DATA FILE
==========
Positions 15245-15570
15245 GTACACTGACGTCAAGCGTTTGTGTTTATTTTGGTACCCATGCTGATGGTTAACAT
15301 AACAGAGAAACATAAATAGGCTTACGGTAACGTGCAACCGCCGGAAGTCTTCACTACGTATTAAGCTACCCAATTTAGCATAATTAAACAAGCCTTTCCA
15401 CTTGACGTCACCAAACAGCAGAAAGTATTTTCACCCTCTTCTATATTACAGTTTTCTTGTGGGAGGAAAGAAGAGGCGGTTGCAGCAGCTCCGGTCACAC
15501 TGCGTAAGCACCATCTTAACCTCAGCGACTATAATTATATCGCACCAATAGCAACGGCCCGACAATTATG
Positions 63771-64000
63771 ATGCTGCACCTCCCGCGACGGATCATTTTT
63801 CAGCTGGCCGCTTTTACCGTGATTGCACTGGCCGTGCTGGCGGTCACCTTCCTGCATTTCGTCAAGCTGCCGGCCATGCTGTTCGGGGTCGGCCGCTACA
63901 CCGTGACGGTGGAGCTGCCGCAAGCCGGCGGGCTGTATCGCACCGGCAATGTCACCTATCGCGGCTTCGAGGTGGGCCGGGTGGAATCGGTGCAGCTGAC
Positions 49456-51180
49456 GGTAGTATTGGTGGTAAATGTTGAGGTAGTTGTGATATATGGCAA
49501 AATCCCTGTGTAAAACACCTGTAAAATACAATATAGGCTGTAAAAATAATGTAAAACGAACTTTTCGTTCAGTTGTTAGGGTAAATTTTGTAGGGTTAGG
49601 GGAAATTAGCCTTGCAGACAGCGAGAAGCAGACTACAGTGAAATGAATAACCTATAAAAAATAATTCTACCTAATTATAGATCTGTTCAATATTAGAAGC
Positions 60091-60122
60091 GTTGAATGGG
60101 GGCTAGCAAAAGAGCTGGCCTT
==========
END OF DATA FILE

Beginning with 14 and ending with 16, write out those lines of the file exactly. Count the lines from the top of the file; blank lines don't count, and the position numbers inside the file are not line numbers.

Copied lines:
Positions 60091-60122
60091 GTTGAATGGG
60101 GGCTAGCAAAAGAGCTGGCCTT